Representatives from the Association of Colleges, Barnsley Council, Barnsley and Rotherham Chamber of Commerce, Bolsover District Council, Department for Education, Department for Work and Pensions and Doncaster Chamber of Commerce attended the event.

They were also joined by officials from Leeds City Council, National Trust, Luminate Education Group, Sheffield City Council, Sheffield Hallam University, South Yorkshire Mayoral Combined Authority, South Yorkshire Colleges Partnership and West Yorkshire Combined Authority. 

Guests heard from leaders about Northern College’s ambitions, with the official launch of its Strategic Plan 2023/26, and students whose lives have been transformed by education. 

The student speakers included Hayley Greenfield, 53, from Barnsley, South Yorkshire, who has successfully overcome a drugs dependency, which led to her being homeless and spending time in prison for shop theft. 

Discovering a love of learning and studying at Northern College has been an important part of Hayley’s recovery since four years-ago she decided to turn her life around.

Hayley lived at the college as a residential student, which enabled her to immerse herself in her studies. Hayley completed several short courses before progressing to a Counselling Skills Certificate at Level 3.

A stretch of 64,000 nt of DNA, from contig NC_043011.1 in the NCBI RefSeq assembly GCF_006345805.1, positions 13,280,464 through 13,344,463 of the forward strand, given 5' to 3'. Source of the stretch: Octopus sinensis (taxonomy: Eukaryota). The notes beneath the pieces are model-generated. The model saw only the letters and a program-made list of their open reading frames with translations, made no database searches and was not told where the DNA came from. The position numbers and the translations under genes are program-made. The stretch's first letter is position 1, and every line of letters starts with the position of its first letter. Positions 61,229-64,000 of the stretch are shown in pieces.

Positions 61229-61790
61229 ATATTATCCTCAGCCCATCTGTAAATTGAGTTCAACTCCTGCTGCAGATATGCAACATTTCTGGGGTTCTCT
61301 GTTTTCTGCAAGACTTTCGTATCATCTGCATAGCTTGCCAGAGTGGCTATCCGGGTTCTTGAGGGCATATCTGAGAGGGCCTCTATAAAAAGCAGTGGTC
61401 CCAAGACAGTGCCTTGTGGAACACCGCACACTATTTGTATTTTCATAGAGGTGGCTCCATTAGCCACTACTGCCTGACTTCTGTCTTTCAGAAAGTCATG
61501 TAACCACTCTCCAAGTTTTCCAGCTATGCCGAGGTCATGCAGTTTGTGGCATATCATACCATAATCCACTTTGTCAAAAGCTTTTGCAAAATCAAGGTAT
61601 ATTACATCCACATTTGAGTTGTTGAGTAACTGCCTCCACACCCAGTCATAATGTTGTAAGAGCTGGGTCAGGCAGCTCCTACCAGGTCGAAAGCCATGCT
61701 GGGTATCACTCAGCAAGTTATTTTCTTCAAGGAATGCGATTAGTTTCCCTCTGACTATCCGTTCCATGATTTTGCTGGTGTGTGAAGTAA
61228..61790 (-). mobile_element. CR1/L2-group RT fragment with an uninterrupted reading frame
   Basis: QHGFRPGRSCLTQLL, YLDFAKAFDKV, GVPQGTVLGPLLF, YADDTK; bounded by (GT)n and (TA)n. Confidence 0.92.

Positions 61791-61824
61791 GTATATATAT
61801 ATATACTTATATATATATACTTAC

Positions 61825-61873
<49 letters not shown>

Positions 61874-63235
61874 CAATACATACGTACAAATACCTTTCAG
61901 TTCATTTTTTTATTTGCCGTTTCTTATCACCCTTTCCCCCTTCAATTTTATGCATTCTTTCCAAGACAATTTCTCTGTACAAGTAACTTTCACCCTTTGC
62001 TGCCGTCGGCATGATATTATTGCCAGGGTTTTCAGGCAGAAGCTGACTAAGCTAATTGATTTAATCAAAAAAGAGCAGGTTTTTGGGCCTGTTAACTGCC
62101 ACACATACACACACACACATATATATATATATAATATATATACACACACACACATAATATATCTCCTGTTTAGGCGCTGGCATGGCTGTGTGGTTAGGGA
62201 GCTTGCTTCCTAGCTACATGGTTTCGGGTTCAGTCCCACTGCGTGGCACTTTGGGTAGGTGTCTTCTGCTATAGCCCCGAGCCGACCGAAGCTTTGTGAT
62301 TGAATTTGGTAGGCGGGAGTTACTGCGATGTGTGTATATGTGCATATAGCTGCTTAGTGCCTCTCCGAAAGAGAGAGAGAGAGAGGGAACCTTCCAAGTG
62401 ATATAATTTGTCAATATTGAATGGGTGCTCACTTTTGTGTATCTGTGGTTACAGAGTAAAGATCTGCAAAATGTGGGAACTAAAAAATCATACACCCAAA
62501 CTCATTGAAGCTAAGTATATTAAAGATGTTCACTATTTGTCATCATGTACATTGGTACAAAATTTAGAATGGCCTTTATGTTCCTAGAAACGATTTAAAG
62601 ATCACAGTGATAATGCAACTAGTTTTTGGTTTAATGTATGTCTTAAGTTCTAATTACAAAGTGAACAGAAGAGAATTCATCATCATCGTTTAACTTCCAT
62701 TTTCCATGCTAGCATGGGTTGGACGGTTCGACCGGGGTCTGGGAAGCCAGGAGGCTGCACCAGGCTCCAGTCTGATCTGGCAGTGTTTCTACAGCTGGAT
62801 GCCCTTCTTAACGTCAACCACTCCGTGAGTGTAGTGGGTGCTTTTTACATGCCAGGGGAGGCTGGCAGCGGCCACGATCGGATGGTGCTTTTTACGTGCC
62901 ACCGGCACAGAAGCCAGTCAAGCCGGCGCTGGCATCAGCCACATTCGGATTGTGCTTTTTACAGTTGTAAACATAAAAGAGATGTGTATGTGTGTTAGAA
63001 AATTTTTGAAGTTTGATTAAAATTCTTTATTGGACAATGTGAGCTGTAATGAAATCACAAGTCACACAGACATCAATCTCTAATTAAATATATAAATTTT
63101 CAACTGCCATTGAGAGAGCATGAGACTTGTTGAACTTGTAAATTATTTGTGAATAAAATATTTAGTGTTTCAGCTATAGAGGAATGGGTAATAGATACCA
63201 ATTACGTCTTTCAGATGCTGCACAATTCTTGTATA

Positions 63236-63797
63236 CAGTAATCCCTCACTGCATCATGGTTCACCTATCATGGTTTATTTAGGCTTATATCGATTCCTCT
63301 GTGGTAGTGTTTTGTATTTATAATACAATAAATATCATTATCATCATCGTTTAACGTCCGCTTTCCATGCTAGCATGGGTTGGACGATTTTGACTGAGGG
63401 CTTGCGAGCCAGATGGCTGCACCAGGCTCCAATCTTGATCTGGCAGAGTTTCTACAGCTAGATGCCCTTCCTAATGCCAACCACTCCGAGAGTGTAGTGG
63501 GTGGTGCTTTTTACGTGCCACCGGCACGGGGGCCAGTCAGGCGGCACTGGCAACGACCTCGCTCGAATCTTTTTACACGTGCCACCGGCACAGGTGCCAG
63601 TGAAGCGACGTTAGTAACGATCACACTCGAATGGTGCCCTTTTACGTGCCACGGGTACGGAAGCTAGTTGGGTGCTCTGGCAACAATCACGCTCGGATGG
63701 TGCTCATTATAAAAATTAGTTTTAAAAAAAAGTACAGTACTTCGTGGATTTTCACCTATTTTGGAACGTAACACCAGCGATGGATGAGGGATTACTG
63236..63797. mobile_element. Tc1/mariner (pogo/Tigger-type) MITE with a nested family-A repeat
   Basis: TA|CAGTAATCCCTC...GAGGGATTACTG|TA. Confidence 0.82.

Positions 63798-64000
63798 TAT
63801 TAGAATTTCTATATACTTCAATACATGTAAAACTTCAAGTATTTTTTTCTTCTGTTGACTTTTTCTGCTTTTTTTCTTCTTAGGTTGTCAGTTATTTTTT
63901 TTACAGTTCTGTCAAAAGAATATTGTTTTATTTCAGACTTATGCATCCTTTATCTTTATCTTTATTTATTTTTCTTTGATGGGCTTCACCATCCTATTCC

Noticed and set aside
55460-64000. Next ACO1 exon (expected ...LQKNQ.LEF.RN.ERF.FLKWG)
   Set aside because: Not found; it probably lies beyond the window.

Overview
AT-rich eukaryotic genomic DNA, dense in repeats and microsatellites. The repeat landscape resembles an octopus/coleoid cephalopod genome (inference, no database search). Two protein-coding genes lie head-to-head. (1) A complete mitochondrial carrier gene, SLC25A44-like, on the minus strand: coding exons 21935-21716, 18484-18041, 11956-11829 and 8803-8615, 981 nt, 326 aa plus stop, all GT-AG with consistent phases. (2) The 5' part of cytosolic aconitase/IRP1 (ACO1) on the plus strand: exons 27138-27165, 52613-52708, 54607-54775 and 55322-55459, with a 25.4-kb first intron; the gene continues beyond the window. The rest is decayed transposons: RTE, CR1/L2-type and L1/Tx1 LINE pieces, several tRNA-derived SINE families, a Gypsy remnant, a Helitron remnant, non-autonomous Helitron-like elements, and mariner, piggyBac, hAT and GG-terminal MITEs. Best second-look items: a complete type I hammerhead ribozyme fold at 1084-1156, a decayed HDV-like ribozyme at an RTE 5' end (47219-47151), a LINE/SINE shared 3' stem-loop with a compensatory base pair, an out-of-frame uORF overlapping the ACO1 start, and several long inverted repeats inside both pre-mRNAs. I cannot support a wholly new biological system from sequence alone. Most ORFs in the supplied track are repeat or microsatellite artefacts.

Now she is studying a Degree in Psychology at the University of Huddersfield, West Yorkshire. Hayley said: “Education helps to stabilise you, it gives you a focus. Northern College has been absolutely phenomenal. It’s a brilliant place and there’s so much support.

She explained: “I was at rock bottom for a long time but now I have a lot more self confidence. I feel very positive and so much better. I know that I am truly moving forward.

“Arriving at college was nerve-racking initially. The short courses have been an important stepping stone. The more progress you make, the more your confidence builds. I would recommend it to anybody. 

“It is really exciting to be able to go to university. It feels an amazing achievement and I am really proud of myself. I never expected to feel like this and it’s had a much wider impact. Hearing my family say they are proud of me is the best thing in the world.”

Based at the grade 1 listed Wentworth Castle within 60 acres of National Trust gardens, the college provides short community courses and academic and vocational qualifications.